BUFFALO – The “meathead” hockey player, someone John Scott describes as a goon who plays three minutes, fights and calls it a day, well, the 6-foot-8 winger doesn’t care for him too much.
“I don’t want to do that,” Scott said Monday after the Sabres prepared for tonight’s tilt against the St. Louis Blues inside the First Niagara Center. “I want to help my team. I don’t think just going out there playing two minutes is doing anything. I don’t think it’s really intimidating. I think it serves no purpose.”
Interim Sabres coach Ted Nolan agrees. He’s not interested in watching Scott scrap and detests staged fights.
“I told John I don’t want to see him doing it,” Nolan said. “I want to see what kind of player he can be. You have to be able to play this game in order to stay here. So I want to see him play. Fighting will always take care of itself.”
Through two games, Nolan, who took over for Ron Rolston on Wednesday, has consistently given Scott shifts on the fourth line beside Cody McCormick and Corey Tropp.
Expect Scott to keep playing regularly throughout the season. Nolan has utilized tough guys his entire NHL coaching career.
“If you haven’t got a fourth line that can get out there to give you some minutes, you’re going to wear it out real quick,” Nolan said. “I’m really happy with Cody and Tropp and Scott. I thought they did a great job. Our fourth line is as good as any in the league.”
Scott added: “He has a little more confidence in the fourth line, and he just didn’t see us as like a burden. It seems like with Ron, he didn’t trust us that much. And Ted, he likes the way we play. He wants us to be physical, play the way we’re supposed to play.”
Scott said Nolan, a fierce competitor in his playing days, “seems like he’s cut from the same cloth a little bit.”
“He’s a tough guy. I respect him,” said Scott, who played a season-high 7:31 on Friday, Nolan’s debut. “He respects guys that play the game like me and Cody and Corey. … It’s nice to have a guy you can kind of look up to and respect.”
If Scott, who has one NHL goal in 189 NHL games, seizes this chance and showcases his talents, then perhaps the 31-year-old will start changing some opinions about his game.
“I’d like to be out, play six, seven, eight minutes a game, maybe 10, you never know, just make the other team worry about me, hit guys, like, be a force out there,” Scott said.
Critics of enforcers and fighting have been flaying Scott all season, telling him to leave the league.
“It just seems like every few weeks there’s something else going on,” Scott said. “But, whatever. It’s one of those things that’s never really happened to me. It’s just my team, I like them. My fans here in Buffalo seem to like it. So that’s all that matters.”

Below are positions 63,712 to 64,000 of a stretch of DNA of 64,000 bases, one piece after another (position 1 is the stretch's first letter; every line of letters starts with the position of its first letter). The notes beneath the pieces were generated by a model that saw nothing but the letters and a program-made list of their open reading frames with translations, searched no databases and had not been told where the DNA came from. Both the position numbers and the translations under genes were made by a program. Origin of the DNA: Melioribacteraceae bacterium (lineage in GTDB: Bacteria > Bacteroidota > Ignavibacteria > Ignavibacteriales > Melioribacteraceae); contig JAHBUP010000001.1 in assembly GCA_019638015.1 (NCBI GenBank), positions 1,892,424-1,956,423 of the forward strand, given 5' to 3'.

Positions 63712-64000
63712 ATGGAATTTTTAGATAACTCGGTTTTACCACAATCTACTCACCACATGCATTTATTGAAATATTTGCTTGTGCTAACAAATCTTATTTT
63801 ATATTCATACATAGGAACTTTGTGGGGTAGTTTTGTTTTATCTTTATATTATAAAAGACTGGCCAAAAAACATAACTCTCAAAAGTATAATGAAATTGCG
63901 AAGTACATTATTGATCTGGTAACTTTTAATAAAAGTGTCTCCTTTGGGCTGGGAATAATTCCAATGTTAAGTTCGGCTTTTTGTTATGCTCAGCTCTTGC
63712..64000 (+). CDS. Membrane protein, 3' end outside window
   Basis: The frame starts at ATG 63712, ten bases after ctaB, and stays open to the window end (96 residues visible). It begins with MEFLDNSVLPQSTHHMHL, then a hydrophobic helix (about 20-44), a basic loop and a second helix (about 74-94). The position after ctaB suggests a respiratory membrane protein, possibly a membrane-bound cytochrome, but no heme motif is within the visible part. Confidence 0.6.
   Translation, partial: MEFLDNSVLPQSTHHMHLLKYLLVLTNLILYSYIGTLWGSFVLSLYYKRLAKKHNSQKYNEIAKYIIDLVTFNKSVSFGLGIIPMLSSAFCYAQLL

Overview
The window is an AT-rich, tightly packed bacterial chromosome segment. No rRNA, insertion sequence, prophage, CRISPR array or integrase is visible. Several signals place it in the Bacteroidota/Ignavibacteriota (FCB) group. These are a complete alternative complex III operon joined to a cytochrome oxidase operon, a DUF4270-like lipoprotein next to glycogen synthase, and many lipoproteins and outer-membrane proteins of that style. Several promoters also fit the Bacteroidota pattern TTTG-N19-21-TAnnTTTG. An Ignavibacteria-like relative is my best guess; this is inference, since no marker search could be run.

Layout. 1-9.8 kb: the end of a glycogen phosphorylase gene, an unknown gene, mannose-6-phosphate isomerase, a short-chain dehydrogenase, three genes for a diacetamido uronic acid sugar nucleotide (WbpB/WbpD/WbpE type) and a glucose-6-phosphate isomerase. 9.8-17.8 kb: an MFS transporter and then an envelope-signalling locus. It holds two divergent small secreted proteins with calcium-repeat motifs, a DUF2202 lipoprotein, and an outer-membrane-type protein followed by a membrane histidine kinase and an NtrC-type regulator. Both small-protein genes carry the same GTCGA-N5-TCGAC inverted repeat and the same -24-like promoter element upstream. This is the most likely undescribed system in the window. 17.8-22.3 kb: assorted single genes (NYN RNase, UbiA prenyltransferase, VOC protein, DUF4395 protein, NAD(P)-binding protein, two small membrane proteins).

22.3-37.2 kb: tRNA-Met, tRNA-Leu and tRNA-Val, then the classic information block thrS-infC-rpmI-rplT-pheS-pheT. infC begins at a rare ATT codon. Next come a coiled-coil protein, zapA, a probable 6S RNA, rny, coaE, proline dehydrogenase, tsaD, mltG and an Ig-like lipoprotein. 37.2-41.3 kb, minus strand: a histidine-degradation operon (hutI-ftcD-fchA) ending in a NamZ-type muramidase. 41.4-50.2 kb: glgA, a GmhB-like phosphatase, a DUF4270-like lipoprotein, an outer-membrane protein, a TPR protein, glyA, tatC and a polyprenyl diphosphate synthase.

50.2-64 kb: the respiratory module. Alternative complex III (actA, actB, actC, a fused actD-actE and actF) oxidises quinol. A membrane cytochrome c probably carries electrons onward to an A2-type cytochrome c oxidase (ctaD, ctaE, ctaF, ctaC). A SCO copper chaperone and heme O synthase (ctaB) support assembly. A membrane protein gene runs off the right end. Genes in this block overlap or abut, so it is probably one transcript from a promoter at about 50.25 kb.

Scott’s problems began after igniting a Sept. 22 preseason brawl by chasing down Toronto star Phil Kessel. The cries grew louder following his hit to Boston’s Loui Eriksson’s head Oct. 24.
On Saturday, his second appearance since his seven-game suspension ended, Scott received 14 penalty minutes for doing nothing notable in a mini-melee.
Following the game, he called Toronto captain Dion Phaneuf, who had fallen down with the puck as Scott approached him, “Princess Phaneuf,” a comment he said Monday that he regrets.
“He’s a fun guy, not afraid to say what’s on his mind,” Sabres goalie Ryan Miller said. “You get things like, ‘Princess Phaneuf’ and stuff coming out of his mouth. He just wants to be respected as a hockey player.”
Scott said he doesn’t care what people think of him.
“I know who I am,” he said. “I know how I play. I think the guys on my team know and the people in the league know I’m a decent hockey player. I’m not just going out there being a goon. I can play a regular shift.
“If people want to think I’m a goon, then (heck), it’s perfect. I can just go out there, fly under the radar and surprise them.”
Miller, who sits next to Scott in the dressing room, said it’s up to Scott “to bring it” now.
“He’s got to play minutes where he’s a responsible player,” Miller said. “He’s got to get to the net, and he’s got to get that body to the net. I’d like to see him get some points, contribute, for sure. He’s capable of it. He doesn’t have hands of stone. He can shoot the puck. He can get there and tip and shovel pucks.
“He just needs to get his body in front, and I think that’s the next thing you want to see out of John is making some plays and just getting in front and causing some havoc.”